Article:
Emergence of Followership - Part 3
How do Leadership and Followership Relate?
For researchers, understanding leadership has proved to be immensely difficult. Winston and Patterson (2006) searched through 160 articles and books and compiled over 1000 leadership constructs which they finally categorized into 91 discrete dimensions. Leaders influence people in many ways, however, by focusing only solely on leadership a great deal of the process is left unexplored. “If there is one generalization we make about leadership and change, it is this: No change can occur without willing and committed followers” (Bennis, 1999, 74). Imagine if Winston and Patterson’s approach were extended to a review of all the followership articles and books, and then the resulting follower constructs were compiled into dimensions and compared to the leadership dimensions. Perhaps then an even more robust description of the intricacies of the leader-follower process would emerge.
Yet such a description would likely prove unwieldy for practical use. To Bennis (1999), it is clear that practical application based on our emerging understanding of the complexities of the leadership-followership process will require new approaches. “The new reality is that intellectual capital, brain power, know-how, human imagination has supplanted capital as the critical success factor and leaders will have to learn an entirely new set of skills” (p.76). All of Bennis’ leadership admonitions are follower centric. In his view, “TOPdown” leadership is based on a misunderstanding of the leadership process and the skills of the “New Leader” will require activities such as demonstrating appreciation to followers, continuously reminding them about what is important to the organization, and sustaining trust.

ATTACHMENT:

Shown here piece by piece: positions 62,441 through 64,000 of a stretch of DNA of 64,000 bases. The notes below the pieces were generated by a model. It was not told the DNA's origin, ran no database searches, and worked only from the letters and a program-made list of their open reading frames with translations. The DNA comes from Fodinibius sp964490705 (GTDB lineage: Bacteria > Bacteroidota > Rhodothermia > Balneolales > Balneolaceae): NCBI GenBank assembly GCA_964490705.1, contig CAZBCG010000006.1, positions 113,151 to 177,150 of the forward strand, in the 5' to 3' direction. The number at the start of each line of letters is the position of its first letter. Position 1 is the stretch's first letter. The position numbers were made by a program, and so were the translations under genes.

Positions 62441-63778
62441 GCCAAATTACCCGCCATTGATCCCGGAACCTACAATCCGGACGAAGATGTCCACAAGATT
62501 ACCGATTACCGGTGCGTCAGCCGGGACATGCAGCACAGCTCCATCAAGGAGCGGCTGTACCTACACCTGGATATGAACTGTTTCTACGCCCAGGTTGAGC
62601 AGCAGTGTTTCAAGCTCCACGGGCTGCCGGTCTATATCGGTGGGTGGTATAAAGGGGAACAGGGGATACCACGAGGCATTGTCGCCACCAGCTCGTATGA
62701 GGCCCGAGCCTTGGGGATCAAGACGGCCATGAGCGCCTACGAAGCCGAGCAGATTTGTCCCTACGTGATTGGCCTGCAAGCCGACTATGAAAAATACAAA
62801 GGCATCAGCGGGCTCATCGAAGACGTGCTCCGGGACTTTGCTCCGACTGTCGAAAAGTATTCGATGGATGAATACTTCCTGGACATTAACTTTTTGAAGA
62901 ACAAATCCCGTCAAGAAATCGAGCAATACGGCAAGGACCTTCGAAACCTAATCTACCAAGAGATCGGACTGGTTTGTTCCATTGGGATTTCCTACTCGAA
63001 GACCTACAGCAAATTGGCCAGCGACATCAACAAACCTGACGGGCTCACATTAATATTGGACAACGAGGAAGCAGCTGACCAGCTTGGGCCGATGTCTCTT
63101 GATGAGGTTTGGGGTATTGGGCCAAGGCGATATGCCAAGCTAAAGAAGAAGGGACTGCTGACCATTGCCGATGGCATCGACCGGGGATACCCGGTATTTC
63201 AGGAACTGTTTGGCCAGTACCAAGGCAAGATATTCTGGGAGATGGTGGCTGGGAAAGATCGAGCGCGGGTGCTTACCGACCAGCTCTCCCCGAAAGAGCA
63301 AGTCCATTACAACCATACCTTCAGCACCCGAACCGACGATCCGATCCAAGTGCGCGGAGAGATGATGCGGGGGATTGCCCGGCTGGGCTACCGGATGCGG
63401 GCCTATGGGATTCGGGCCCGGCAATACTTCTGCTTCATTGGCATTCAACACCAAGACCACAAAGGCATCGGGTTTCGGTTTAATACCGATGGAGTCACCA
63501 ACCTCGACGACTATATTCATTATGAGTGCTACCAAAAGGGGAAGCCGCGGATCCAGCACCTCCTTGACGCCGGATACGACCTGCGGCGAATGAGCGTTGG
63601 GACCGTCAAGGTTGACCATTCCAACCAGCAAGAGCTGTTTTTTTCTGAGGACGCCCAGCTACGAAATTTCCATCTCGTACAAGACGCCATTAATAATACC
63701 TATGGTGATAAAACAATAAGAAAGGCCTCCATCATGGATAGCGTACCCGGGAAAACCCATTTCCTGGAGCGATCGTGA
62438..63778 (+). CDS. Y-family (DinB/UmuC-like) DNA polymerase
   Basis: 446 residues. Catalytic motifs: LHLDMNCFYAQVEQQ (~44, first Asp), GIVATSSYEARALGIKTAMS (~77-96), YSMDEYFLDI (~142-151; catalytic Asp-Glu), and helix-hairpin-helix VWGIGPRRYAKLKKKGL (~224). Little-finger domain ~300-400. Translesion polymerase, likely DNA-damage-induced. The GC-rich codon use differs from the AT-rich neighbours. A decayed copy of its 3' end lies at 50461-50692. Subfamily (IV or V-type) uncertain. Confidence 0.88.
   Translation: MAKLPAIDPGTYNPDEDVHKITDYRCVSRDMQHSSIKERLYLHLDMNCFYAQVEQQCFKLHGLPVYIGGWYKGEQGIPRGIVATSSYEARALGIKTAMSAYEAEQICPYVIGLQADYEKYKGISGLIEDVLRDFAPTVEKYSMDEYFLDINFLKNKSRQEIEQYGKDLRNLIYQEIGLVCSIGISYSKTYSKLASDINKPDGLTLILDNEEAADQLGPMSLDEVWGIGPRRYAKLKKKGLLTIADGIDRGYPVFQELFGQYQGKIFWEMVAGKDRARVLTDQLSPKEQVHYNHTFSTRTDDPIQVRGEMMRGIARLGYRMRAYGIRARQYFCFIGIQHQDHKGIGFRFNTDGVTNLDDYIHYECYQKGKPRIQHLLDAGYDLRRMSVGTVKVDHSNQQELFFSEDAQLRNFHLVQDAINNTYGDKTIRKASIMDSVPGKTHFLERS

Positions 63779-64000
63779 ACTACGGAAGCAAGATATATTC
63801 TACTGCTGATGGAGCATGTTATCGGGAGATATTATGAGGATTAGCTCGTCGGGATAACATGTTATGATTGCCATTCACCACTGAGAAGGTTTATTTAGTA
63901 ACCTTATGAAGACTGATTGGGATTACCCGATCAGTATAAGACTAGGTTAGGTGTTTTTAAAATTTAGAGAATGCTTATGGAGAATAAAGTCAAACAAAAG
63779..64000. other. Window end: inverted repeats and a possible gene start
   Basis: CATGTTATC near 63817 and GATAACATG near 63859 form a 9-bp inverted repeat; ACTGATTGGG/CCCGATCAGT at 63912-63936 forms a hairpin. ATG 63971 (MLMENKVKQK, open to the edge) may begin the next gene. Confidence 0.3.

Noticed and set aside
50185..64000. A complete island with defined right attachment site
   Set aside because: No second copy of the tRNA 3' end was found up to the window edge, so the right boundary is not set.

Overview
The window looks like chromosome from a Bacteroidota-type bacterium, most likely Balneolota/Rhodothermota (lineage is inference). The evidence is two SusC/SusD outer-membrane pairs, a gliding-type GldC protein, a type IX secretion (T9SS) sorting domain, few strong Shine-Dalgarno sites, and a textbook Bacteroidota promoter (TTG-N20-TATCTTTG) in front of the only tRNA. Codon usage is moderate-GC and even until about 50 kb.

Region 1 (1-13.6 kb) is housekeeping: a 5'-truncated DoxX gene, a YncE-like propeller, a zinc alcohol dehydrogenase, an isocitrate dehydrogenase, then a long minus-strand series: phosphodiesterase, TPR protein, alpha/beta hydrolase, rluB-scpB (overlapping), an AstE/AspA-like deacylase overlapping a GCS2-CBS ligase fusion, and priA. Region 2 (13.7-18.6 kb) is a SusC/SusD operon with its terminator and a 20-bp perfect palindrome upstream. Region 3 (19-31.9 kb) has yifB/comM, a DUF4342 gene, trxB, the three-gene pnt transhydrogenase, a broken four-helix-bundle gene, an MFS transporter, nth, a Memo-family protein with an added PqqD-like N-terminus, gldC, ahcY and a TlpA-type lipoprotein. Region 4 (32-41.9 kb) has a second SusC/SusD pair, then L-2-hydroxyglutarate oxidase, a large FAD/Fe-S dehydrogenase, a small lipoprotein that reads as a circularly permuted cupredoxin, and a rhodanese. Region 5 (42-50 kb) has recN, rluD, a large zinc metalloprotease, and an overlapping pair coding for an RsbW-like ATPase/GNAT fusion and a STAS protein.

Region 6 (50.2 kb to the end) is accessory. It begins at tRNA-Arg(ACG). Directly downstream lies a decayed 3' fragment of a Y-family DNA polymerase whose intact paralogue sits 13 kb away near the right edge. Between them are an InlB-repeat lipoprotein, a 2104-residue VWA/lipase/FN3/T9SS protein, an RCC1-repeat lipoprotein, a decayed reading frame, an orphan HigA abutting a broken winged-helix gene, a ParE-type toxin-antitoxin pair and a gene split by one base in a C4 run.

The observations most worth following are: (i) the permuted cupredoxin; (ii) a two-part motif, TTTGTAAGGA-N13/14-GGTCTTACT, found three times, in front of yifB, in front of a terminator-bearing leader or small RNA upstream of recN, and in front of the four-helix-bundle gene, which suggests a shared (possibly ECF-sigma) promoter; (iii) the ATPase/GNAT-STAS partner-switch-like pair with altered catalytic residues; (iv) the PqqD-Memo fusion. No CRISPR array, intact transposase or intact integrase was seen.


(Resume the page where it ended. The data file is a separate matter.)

Early leadership theories focused on the traits of successful leaders. The measure of success was organizational success, tremendously profitable businesses, military victories in war, and other forms of achievement that led to the misconception that traits of power and dominance were all that defined leadership. Over one hundred years of subsequent research paints an entirely different picture where leaders and the followers are intimately allied. People assigned to leadership positions must be aware that there is a full spectrum of leadership activities that are available to meet organizational goals, and their responsibility is to understand and apply the most effective leadership approach in order to capitalize on emotional investment, creativity and productivity of followers.
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Bass, B. M. (1995). Theory of transformational leadership redux. The Leadership Quarterly, 6(4), 463-478. 10.1016/1048-9843(95)90021-7
Bennis, W. The end of leadership: Exemplary leadership is impossible without full inclusion, initiatives, and cooperation of followers. Organizational Dynamics, Volume 28, Issue 1, Summer 1999, Pages 71-79
Castro, B. C., Periñan, V. M., & Bueno, J. C. (2008). Transformational leadership and followers' attitudes: The mediating role of psychological empowerment. The International Journal of Human Resource Management, 19(10), 1842-1863. doi:10.1080/09585190802324601
Hersey, P. and Blanchard, K. (1969), “Life-cycle theory of leadership”, Training & Development Journal, Vol. 23, pp. 26-34.